Inherited Diseases of Intermediary Metabolism: Molecular Basis

Abstract

Inherited abnormalities in the complex pathways of carbohydrate, amino and organic acids and lipids lead to the inborn errors of metabolism. A variety of genetic aberrations lead to single or multiple protein/enzyme defects at the translational, postā€translational and organelle targeting levels that lead to the disease biochemistry and clinical manifestations.

Keywords: intermediary metabolism; genetics; lysosome; gene therapy

Figure 1.

Autosomal and X‐linked recessive inheritance. Squares and circles represent males and females, respectively. The open symbols represent normal individuals. For autosomal recessive inheritance, completely black symbols represent affected individuals who are homozygotes, i.e. they have two copies of the disease allele (a). Half‐filled symbols represent heterozygote carriers, i.e. they have one copy of the disease allele (a), one copy of the normal allele (A), and have a normal phenotype. For X‐linked inheritance, circles with black dots are heterozygote carriers and filled squares are affected males with one disease allele on their single X‐chromosome, i.e. hemizygous. XN and XM represent the normal (N) and mutated (M) allele, respectively, on the X‐chromosome. Y is the Y‐chromosome.

Figure 2.

A metabolic pathway. A, B, E, F represent intermediate metabolites in the normal (a) and disease‐involved (b) pathways. The size of the letters indicates the relative amount of each intermediate that is present in the steady state.

Figure 3.

(a) Idealized retrovirus (RNA virus) used for gene therapy. LTR, GAG, POL and ENV represent the long terminal repeats, the glycoprotein coat protein, reverse transcriptase and envelope protein, respectively, that are present in the infective or wild‐type virus. (b) The GAG, POL and ENV are removed from a potential therapeutic virus and replaced by the gene of interest. The Ψ sequence is needed to produce viral particles that contain all the elements for infection, i.e. it is a packaging signal.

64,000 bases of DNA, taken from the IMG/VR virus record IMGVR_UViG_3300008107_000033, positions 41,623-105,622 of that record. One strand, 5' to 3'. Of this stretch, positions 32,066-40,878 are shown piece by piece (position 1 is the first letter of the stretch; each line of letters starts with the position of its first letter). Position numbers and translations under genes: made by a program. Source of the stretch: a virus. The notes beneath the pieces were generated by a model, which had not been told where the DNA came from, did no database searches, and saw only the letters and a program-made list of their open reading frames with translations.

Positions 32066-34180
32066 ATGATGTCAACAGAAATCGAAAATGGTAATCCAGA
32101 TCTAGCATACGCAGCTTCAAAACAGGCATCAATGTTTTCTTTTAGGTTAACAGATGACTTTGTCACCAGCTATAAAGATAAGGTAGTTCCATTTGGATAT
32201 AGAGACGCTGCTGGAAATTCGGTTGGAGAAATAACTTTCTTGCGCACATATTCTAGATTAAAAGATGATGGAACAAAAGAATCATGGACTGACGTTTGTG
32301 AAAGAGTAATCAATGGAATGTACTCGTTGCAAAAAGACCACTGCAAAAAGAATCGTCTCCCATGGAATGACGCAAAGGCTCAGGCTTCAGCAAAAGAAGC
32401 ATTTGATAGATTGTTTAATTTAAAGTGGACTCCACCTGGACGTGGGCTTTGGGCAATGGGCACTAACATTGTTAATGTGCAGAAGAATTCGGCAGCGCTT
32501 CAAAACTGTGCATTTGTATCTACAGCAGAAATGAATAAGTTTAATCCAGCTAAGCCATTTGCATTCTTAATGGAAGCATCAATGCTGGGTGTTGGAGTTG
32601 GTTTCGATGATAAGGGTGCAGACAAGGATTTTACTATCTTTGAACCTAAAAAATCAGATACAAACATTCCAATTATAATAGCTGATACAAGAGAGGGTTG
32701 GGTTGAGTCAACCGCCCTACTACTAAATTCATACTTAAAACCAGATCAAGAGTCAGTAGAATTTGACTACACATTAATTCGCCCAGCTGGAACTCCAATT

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References

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Further Reading

Rottier RJ, Hahn CN, Mann LW, del Pilar Martin M, Smeyne RJ, Suzuki K, d’Azzo A (1998) Lack of PPCA expression only partially coincides with lysosomal storage in galactosialidosis mice: indirect evidence for spatial requirement of the catalytic rather than the protective function of PPCA. Human Molecular Genetics 7: 1787–1794.

Desnick RJ and Grabowski GA (1981) Advances in the treatment of inherited metabolic diseases. Advances in Human Genetics 11: 281–369.

Garrod AE (1996) The incidence of alkaptonuria: a study in chemical individuality. Molecular Medicine 2: 274–282.

Scriver CR and Waters PJ (1999) Monogenic traits are not simple: lessons from phenylketonuria. Trends in Genetics 15: 267–272.

von Figura K, Schmidt B, Selmer T and Dierks T (1998) A novel protein modification generating an aldehyde group in sulfatases: its role in catalysis and disease. Bioessays 20: 505–510.

Childs B (1995) A logic of disease. In: Scriver CR, Beaudet AL, Sly WS and Valle D (eds) The Metabolic and Molecular Bases of Inherited Disease. New York: McGraw‐Hill.

Leinekugel P, Michel S, Conzelmann E and Sandhoff K (1992) Quantitative correlation between the residual activity of beta‐hexosaminidase A and arylsulfatase A and the severity of the resulting lysosomal storage disease. Human Genetics 88: 513–523.

Scriver CR and Childs B (1995) Garrod's The Inborn Factors in Disease. Oxford: Oxford University Press.

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Grabowski, Gregory A(Apr 2001) Inherited Diseases of Intermediary Metabolism: Molecular Basis. In: eLS. John Wiley & Sons Ltd, Chichester. http://www.els.net [doi: 10.1038/npg.els.0001403]